London’s city centre has lost billions in revenue due to the coronavirus pandemic, a new report has revealed, leading Sadiq Khan, Mayor of London, to call for more devolved budget responsibilities to ensure a swift recovery.
Working from home, restrictions on nightlife, hospitality, shopping and culture meant that visitors and commuters to the British capital spent up to €14.6 billion (£12.8 billion) less in 2020 than in the 2019.
According to the report, commissioned by Mayor Khan, the collapse of tourism left a particularly large shortfall, with a €8.45 billion (£7.4 billion) difference pre- and post-pandemic. Domestic tourists will have spent £3.5 billion less, and commuters £1.9 billion less than in the previous year.
The arts and culture sector has been particularly hard-hit by public health measures, losing 97% of its output last year. This could mean some 26,000 jobs are now at risk.
Sadiq Khan, Mayor of London said: “Central London’s mix of shops, restaurants, nightlife, museums and galleries is one of the city’s unique selling points and attracts millions of tourists every year. But COVID has had a devastating impact on central London’s economy, with retail, hospitality, culture and night time industries bearing the brunt.”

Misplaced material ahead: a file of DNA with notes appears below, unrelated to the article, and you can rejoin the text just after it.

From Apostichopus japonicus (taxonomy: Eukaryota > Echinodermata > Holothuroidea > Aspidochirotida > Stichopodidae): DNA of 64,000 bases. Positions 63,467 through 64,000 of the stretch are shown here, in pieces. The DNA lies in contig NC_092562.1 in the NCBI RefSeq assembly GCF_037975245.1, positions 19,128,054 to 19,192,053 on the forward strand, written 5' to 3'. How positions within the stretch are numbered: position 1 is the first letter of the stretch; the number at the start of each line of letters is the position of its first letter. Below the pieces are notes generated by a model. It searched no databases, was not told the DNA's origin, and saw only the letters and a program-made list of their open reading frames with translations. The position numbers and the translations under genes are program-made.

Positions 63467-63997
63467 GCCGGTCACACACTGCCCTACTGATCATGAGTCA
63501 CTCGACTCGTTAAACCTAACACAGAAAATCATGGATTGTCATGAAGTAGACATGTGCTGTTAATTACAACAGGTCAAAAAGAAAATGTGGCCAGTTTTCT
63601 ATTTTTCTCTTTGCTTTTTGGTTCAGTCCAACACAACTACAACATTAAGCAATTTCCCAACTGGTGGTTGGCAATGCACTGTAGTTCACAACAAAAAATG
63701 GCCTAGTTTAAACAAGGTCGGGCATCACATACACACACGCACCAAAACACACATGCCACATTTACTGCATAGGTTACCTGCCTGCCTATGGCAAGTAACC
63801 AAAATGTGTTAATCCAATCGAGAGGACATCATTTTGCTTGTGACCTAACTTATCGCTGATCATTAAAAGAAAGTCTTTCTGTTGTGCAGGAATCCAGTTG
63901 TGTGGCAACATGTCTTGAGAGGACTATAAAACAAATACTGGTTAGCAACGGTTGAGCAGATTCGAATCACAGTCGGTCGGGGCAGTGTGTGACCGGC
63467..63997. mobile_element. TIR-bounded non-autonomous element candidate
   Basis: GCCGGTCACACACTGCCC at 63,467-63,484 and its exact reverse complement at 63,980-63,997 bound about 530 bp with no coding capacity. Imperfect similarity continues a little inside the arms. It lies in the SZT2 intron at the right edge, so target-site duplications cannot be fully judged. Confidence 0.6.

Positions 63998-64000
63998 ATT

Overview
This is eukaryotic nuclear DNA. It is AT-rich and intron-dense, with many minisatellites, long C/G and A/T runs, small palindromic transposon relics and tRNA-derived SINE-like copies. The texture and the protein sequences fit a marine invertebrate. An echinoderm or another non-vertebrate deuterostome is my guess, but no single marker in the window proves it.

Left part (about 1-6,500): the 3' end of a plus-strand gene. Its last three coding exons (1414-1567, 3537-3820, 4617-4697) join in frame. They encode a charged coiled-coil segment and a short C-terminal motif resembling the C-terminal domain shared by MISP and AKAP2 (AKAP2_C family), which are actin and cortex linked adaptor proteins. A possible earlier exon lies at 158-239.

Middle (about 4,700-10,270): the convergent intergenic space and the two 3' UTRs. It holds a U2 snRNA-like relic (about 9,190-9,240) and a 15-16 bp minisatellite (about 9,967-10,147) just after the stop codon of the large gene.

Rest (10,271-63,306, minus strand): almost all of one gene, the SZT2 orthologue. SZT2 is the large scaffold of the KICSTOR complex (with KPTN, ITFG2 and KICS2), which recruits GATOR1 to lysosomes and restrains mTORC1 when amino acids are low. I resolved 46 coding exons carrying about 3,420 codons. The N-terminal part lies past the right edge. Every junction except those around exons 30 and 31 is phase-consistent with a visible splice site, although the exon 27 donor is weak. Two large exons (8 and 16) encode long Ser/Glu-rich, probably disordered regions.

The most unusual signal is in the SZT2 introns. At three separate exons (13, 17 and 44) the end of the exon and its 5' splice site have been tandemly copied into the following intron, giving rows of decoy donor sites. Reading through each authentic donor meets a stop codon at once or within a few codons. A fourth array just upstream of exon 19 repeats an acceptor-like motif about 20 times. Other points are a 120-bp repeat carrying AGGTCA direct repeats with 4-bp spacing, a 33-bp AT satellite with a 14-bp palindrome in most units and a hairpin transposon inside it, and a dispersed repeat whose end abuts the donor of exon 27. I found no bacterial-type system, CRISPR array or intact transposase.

The research shows that workers and tourists may give the city centre a boost once restrictions are relaxed and the effect of the UK’s vaccine roll-out takes hold but warns that many venues or shops may have permanently closed by then.
London is a major contributor to the overall UK economy, accounting for a quarter of the country’s total economic output. That’s why Mayor Khan is calling on the UK central government to enact measures to ensure London’s future economic success, including reforms to business rates and long-term restructuring such as devolving power and accountability for raising the taxes needed to provide local services.
“When London thrives, the whole country thrives, so supporting our city’s businesses to survive the coming months will be absolutely vital,” the Mayor said.
What’s more, the Greater London Authority has outlined a recovery plan that includes schemes such as a ‘Green New Deal’ for London.
The mission-based approach was presented by the Greater London Authority’s Senior Manager of economic strategy, innovation and industrial policy, Catherine Glossop, at Eurocities’ City Dialogue on the pandemic recovery in November.
The final report will be published in the Spring with further policy recommendations.